INTERTANKO attends US Marine Board Workshop on Marine Salvage Response Capability

This week INTERTANKO attended a two-day workshop organised by the US National Academy's Marine Board, with the primary purpose of considering the consequences of potential terrorist incidents in US ports and waterways and their affect on operations in these areas. In the US, anti-terrorist preparedness and response have a high priority for all transportation modes and it is considered essential that ports and waterways are kept open to provide services on a continuous, uninterrupted basis.

Given the current variations in salvage missions of the different agencies, the restructuring of some parts of the federal government with the establishment of the Department of Homeland Security, and resultant changes in agency missions, it is timely to discuss and consider whether there is a need to re-examine US marine salvage response capability, particularly with respect to potential terrorist-related incidents that could affect commercial and military operations in US harbours and waterways.

An exercise was carried out to consider a terrorist-related incident that results in the blockage of two major harbours and waterways (Houston and New Orleans), clearance of the channel/river, waterway, possible damage to locks, etc. Panel sessions at the workshop addressed economic, legal, forensic, environmental, and human casualty issues related to salvage. The principal goals of the workshop were (a) to share information among relevant agencies, organisations, and other interested parties concerning current salvage response capabilities, and (b) to determine if there are any major gaps or concerns with respect to current capabilities and agency roles.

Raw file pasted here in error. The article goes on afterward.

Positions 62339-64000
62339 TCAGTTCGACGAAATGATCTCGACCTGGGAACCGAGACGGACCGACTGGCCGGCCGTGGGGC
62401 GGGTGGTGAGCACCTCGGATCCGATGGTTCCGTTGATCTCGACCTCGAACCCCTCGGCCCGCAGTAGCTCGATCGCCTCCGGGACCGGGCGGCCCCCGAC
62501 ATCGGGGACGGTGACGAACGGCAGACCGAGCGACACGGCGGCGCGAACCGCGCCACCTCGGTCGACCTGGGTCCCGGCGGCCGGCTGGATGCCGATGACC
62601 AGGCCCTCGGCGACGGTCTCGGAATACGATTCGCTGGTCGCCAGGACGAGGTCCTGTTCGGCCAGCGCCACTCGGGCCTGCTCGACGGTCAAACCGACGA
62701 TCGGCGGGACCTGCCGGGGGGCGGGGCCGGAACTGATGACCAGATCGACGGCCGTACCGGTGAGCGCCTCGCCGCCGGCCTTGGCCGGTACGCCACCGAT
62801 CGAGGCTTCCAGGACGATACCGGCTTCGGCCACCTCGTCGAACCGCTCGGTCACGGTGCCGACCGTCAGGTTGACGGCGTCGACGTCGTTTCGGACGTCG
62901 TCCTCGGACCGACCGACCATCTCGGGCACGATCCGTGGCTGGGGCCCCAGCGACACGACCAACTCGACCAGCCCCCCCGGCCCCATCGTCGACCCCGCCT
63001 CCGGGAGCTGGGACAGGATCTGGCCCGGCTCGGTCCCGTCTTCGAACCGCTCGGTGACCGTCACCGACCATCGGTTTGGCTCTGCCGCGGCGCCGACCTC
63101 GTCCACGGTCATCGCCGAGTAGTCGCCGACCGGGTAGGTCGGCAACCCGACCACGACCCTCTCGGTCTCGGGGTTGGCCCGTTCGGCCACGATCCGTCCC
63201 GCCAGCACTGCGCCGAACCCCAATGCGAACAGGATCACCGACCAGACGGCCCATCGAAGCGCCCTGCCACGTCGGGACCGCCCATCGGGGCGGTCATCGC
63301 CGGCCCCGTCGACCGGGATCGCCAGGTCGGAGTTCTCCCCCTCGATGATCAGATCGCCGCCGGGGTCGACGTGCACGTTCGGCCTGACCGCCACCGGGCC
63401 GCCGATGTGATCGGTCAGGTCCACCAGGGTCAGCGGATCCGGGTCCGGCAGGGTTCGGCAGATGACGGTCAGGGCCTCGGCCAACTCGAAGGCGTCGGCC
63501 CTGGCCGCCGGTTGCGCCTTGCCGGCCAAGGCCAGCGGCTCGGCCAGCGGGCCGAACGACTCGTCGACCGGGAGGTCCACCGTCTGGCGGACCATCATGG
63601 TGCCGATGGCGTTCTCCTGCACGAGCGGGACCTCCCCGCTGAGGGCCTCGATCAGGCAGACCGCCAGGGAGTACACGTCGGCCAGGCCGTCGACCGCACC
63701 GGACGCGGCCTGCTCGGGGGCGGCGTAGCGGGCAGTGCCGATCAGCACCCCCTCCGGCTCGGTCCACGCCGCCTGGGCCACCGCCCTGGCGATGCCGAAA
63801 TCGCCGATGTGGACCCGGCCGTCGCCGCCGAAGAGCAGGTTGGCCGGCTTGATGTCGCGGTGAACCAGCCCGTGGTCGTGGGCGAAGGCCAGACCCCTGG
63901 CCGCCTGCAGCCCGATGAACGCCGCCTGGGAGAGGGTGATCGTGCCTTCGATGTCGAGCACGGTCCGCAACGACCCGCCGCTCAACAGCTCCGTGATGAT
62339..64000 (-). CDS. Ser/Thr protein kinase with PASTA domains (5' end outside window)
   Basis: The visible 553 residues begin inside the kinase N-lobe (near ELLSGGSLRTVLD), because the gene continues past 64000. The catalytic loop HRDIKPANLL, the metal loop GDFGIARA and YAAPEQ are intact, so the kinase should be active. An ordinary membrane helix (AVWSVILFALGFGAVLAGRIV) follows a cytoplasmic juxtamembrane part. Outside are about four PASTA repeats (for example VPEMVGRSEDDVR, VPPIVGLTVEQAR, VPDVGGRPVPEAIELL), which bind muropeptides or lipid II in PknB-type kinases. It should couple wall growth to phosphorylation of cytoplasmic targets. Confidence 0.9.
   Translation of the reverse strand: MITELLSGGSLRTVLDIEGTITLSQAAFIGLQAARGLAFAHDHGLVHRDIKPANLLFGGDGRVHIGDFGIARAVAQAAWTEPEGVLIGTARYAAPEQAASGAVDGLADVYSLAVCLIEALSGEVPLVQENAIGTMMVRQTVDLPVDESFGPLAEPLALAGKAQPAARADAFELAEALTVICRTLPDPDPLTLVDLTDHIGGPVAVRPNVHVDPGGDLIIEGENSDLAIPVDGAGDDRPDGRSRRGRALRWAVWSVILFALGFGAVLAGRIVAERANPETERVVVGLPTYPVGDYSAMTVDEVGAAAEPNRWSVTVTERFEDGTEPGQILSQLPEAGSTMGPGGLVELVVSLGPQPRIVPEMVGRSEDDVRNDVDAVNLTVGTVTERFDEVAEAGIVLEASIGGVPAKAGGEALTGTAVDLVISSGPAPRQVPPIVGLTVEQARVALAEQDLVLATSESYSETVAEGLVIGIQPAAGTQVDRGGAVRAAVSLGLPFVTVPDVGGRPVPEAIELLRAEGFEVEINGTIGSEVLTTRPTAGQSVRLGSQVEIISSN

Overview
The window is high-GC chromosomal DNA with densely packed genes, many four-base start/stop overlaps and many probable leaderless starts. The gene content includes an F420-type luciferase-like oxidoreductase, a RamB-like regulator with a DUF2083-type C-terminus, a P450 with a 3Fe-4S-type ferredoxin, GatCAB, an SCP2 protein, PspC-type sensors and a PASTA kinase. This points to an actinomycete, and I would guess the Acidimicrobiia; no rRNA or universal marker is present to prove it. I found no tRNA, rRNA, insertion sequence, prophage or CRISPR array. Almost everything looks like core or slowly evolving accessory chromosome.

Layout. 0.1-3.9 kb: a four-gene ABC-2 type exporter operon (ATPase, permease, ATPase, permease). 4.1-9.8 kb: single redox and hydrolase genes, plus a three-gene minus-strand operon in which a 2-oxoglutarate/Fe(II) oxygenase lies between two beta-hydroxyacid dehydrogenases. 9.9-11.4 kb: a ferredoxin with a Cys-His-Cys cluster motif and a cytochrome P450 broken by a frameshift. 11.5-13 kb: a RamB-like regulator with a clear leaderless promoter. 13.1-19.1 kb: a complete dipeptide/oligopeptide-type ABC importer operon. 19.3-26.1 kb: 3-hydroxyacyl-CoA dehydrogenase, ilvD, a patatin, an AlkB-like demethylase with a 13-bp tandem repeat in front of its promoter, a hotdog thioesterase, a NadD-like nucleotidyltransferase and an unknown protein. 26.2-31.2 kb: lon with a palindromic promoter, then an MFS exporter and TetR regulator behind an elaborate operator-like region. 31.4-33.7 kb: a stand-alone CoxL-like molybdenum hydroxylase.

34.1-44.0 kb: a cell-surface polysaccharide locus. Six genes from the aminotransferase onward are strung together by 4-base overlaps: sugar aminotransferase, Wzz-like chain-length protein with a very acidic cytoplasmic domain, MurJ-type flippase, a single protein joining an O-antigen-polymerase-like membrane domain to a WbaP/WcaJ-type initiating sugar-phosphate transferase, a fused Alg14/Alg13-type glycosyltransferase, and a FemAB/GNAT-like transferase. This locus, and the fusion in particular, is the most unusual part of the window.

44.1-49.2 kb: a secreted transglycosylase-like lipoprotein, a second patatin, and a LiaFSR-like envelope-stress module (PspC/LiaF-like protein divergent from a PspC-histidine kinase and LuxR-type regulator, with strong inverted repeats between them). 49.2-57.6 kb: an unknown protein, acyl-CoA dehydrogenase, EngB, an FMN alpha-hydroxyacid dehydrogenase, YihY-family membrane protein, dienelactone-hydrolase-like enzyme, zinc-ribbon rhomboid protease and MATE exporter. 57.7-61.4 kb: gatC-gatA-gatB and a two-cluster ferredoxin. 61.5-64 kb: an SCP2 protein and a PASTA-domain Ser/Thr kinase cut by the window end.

Some of the recommendations agreed by the participants are extremely important for tanker owners and are as follows:

  • Changes to regulations so that only criminal intent should imply criminal liability in case of an accident resulting in casualties/oil spills;
  • Unless criminal intent is demonstrated, grant immunity to seafarers that are part of a post-event investigation;
  • Ensure through regulation affordable terrorist insurance schemes/rates; study and decide how to use the current US based funds available in case of accidents;
  • Propose a procedure for a "Declaration of Disaster" that would trigger the use of such funds;
  • Salvage resources to be available and not limited through regulations (e.g. as proposed now by an USCG rulemaking);
  • Define that a ship which might be the target of a terrorist attack should keep valid its Certification for Vessel Security Plans;
  • Institute sites for Places of Refuge, etc.

The Marine Board will publish in two months a Report, which will then be submitted to the relevant political and regulatory bodies.

Contact: Dragos Rauta